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How long does the coronavirus live on different surfaces
March 19, 2020
According to the World Health Organization (WHO), The main way to spread the new coronavirus (COVID-19) is through contact with another person who is infected with the virus.. Being a respiratory disease, it spreads through the droplets that are thrown into the air when an infected person coughs, sneezes or exhales.
Likewise, infected particles from the nose or mouth of the person carrying the coronavirus can fall on objects and surfaces around them. If other people touch these objects and surfaces and then touch their eyes, nose, or mouth, they can get COVID-19.
Research into the forms of spread is ongoing, but the WHO also says it can be spread by inhaling the droplets that a person carrying the virus coughs or exhales. Therefore, the importance of staying more than 1 meter away from a person who is sick is stressed.
DURATION OF THE VIRUSES ON THE SURFACES AND OBJECTS
The WHO maintains that it is not yet known for how long COVID-19 survives on surfaces and objects, but that it appears to behave like other types of coronaviruses. Therefore, it is believed that It can survive from a few hours to several days, according to different factors such as the type of surface or object, the temperature and humidity of the environment.
According to a new study published last March 10 in the medical journal The New England Journal of Medicine, The virus that causes the current pandemic can live on plastic and stainless steel surfaces for up to 72 hours, in cardboard for up to 24 hours, and in copper for 4 hours..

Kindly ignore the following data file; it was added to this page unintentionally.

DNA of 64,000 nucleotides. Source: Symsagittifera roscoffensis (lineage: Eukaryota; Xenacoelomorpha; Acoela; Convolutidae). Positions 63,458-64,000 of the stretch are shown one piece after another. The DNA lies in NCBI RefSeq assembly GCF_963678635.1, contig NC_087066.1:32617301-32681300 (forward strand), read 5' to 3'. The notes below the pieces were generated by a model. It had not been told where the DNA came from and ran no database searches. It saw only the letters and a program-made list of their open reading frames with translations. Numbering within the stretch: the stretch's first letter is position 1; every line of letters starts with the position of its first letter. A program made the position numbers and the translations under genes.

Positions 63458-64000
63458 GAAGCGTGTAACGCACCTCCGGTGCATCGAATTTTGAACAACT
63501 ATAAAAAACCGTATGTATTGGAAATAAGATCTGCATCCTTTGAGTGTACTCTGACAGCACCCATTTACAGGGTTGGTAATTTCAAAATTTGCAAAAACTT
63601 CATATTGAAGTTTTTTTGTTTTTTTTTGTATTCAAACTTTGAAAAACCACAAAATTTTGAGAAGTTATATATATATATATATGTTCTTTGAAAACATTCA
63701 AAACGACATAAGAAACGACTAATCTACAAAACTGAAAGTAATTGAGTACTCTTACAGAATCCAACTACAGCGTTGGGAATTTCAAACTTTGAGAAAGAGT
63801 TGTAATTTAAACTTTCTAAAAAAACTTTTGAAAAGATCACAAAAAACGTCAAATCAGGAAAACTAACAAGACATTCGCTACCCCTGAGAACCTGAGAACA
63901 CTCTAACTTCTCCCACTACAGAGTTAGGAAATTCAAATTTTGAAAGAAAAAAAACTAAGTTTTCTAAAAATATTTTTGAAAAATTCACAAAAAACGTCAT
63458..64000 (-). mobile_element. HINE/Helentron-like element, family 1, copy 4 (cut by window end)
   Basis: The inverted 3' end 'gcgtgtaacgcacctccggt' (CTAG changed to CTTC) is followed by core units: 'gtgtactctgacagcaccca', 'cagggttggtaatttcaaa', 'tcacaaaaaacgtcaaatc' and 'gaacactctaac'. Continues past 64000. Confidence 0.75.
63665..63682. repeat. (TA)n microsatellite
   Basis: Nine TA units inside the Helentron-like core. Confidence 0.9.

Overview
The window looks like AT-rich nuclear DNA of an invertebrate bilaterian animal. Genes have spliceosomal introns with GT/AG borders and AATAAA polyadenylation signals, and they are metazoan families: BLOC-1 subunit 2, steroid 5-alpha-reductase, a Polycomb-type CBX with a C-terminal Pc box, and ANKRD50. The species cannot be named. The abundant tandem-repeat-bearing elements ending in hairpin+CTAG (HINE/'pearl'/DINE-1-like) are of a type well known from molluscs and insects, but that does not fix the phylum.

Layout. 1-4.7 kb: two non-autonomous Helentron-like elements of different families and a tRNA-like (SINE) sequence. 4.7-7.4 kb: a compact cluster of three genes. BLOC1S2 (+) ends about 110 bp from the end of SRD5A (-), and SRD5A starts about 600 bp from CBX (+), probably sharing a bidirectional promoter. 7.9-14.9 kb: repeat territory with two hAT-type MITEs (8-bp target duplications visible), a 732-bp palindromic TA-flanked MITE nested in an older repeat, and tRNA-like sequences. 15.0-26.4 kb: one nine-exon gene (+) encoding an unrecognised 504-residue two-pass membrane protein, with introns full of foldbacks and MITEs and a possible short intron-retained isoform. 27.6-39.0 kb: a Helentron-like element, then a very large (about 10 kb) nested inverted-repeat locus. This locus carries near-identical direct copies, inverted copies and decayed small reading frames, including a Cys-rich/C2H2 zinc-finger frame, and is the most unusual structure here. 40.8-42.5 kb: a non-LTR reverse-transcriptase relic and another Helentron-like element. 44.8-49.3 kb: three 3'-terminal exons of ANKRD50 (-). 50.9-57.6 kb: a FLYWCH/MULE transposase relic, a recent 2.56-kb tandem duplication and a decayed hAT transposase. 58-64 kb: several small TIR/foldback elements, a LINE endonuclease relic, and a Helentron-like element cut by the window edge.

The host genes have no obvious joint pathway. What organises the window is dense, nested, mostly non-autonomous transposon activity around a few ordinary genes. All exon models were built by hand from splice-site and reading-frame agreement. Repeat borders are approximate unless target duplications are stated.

Because COVID-19 appears to act like other types of coronaviruses, researchers have reviewed 22 previous studies on the persistence of other variants of the coronavirus family on inanimate surfaces.
On average, viruses survived on surfaces such as metal, glass, or plastic for four to five days at room temperature, and can last up to nine days. The study was published in the Journal of Hospital Infection and argues that the virus "can be efficiently removed by surface disinfection procedures".
The WHO denied reports linking COVID-19 with cash and also reported that the risk of contracting the virus from being in contact with a package sent from an infected area is very low. As for fabrics, it is unclear how long viruses can persist, so it is recommended to change your clothes when you get home if you have been with large groups of people, as an added precaution.
Prevention measures are essential in these times and involve keeping household surfaces clean and disinfected as well as electronic devices.
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